The Problem of Missing Examples

In their presentations of the case for the resurrection of Jesus, Gary Habermas, William Lane Craig, and Michael Licona generally use two parts: a set of supposedly widely accepted basic facts, and a process of historical methodology. The historical methodology itself has three separate elements: methods for determining the basic set of facts, methods for using those facts as evidence to support a hypothesis that explains the set of facts, and then methods for evaluating the hypothesis to judge whether it is the best explanation for the set of facts.

The methods for determining the basic set of facts include various techniques used in New Testament studies and for evaluating other historical documents, such as the “criteria of authenticity,” which include multiple attestation, the criterion of embarrassment, the criterion of dissimilarity, etc. The method for using the facts to support a hypothesis is often described as “inference to the best explanation,” and the method for evaluating the adequacy of the hypothesis involves applying a set of criteria such as the ones developed by C. Behan McCullagh, which include having greater explanatory scope than rival hypotheses, having greater explanatory power, not being ad hoc, being plausible, etc.

This whole process is presented by the apologists as being based on generally accepted techniques of performing historical research. The basic idea is that, if you reject their methodology and facts, you’re rejecting standard ways of knowing about history. If you reject their case for the resurrection, you’re implicitly rejecting the possibility of historical knowledge in general, since their case for the historicity of the resurrection is at least as good as the case for other, widely accepted historical events.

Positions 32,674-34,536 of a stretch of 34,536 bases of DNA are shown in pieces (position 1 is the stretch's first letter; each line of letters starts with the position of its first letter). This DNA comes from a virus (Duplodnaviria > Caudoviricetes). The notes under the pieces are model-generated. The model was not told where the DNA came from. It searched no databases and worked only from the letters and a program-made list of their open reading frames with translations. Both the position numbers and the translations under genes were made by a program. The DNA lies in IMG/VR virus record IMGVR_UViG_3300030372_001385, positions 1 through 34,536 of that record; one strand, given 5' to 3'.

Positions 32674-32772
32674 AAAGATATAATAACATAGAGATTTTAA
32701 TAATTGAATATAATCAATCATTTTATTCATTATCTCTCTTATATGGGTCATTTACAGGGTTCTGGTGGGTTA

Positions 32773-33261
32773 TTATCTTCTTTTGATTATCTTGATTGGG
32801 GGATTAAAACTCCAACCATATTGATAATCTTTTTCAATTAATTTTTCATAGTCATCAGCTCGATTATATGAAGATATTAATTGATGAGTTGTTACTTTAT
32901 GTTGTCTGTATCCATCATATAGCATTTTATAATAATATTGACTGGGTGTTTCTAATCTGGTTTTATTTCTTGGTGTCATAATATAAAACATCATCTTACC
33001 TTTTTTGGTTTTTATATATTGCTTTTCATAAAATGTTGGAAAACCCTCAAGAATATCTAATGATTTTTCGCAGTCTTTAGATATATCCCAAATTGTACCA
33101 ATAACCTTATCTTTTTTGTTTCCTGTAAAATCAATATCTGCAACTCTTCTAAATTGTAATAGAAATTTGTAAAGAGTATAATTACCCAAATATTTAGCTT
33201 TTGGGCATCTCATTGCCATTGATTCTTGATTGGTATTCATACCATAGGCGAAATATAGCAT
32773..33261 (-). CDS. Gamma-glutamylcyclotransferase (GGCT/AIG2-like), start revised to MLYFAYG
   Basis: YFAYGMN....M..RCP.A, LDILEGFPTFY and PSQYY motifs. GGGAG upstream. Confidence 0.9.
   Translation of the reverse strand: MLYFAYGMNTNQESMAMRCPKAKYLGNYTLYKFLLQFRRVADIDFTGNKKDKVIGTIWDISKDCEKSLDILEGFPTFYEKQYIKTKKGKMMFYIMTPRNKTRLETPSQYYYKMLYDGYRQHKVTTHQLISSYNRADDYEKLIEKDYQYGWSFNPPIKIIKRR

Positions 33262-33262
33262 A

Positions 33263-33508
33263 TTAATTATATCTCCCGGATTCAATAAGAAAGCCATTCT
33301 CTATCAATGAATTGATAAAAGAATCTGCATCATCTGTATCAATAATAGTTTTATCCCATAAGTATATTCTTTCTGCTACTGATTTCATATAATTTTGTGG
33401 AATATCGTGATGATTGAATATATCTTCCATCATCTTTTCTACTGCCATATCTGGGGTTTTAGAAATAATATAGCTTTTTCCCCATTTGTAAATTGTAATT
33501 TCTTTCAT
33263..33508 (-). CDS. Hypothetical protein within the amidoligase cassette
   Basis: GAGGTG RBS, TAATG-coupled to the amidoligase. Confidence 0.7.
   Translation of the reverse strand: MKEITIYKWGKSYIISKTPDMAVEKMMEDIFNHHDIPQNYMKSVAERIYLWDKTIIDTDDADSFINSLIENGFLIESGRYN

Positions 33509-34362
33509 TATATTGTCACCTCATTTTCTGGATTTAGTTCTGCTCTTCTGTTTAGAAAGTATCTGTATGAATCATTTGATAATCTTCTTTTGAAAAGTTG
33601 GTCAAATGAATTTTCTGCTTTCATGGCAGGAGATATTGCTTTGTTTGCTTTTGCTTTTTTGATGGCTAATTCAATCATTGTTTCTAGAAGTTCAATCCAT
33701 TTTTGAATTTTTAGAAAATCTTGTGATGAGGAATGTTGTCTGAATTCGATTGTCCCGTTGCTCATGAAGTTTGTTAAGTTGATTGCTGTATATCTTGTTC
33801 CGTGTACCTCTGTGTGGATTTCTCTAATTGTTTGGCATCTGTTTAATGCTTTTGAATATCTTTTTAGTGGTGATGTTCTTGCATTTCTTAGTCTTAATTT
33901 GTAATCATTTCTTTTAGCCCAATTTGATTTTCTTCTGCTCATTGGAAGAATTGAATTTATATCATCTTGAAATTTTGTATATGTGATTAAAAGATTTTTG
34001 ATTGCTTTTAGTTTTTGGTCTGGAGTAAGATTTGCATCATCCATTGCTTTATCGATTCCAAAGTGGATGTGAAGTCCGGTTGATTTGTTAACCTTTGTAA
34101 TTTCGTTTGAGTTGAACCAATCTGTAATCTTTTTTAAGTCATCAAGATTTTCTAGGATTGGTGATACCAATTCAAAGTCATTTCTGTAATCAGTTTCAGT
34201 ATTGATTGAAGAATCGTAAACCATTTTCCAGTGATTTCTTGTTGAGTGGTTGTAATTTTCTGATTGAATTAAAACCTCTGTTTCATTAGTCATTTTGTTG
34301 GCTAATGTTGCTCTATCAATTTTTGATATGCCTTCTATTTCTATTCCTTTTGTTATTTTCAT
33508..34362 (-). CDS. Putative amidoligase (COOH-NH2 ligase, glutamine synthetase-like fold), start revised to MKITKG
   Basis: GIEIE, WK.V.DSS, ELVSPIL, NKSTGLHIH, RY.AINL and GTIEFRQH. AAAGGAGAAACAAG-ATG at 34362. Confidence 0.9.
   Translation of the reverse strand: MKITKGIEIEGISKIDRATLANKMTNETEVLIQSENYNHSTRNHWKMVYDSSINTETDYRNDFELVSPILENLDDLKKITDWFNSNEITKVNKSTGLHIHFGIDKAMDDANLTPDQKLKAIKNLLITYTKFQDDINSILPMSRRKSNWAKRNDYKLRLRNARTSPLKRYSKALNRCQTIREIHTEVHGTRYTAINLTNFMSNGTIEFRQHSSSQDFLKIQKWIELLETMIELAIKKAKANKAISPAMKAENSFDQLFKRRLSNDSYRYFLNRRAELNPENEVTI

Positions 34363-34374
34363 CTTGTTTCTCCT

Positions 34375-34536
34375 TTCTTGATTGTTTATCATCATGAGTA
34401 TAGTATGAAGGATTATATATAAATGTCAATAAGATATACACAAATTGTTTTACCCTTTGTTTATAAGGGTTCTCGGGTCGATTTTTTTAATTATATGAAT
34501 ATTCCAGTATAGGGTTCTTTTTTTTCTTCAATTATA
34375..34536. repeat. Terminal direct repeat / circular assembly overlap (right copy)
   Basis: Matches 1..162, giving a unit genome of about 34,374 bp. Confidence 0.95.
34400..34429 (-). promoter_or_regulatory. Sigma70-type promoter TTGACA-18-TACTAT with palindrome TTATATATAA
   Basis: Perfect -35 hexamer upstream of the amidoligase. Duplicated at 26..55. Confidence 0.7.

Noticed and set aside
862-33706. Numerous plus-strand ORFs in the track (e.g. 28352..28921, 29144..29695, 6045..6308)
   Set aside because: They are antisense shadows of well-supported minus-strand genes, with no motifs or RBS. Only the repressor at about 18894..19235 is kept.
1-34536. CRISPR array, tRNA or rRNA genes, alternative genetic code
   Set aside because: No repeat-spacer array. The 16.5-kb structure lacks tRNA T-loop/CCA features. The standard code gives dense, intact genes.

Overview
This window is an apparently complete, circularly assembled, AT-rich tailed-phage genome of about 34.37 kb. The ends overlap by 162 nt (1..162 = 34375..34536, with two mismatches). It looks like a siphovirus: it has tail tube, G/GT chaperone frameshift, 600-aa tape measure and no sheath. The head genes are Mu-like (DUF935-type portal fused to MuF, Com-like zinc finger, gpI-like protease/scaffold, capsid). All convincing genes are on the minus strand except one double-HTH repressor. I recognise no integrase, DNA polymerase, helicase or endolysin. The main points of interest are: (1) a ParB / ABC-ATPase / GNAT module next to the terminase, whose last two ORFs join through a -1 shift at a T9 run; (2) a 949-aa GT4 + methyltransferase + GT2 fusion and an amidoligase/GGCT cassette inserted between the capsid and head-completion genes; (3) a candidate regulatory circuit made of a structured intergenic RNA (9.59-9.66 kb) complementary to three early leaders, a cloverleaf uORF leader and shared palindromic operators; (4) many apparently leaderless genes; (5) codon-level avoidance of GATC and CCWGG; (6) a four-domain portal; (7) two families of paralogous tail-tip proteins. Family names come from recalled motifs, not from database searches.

The problem is that they never supply adequate, fully-developed examples and case studies to demonstrate that their process of reasoning as a whole, and some parts of it, are truly widely accepted or actively used by other historians who are researching historical events other than the resurrection of Jesus. They will provide examples for individual parts of their set of techniques, or show how some specific alleged historical event (such as the resurrection of Apollonius of Tyana) fails to be as well-supported by the evidence as the resurrection because of some inadequacy. But I have not yet seen a fully developed case study that identifies a set of minimal facts, creates a hypothesis to explain them, and then evaluates it for an event other than the resurrection. Also, the examples used by apologists like Licona to illustrate various elements of their arguments usually seem to somehow be stacked or slanted or not really analogous to the case of the resurrection.

I think part of the problem can be seen if you simply ask a question like, “What are the minimal facts that would be used as evidence to decide whether JFK was killed by a conspiracy?,” or “How would you apply inference to the best explanation to the disappearance of Malaysia Airlines Flight 370 on March 8, 2014?” There instantly seems to be a lot of difficulties or possible limitations for applying the methods used by the apologists to a wide assortment of contested issues.

I think this problem of the missing examples presents a path for understanding and evaluating the case for the resurrection presented by Habermas, Craig, and Licona. The entry point includes evaluating the examples that they actually give as well as trying to construct or find other examples of their methods being applied to real-world events.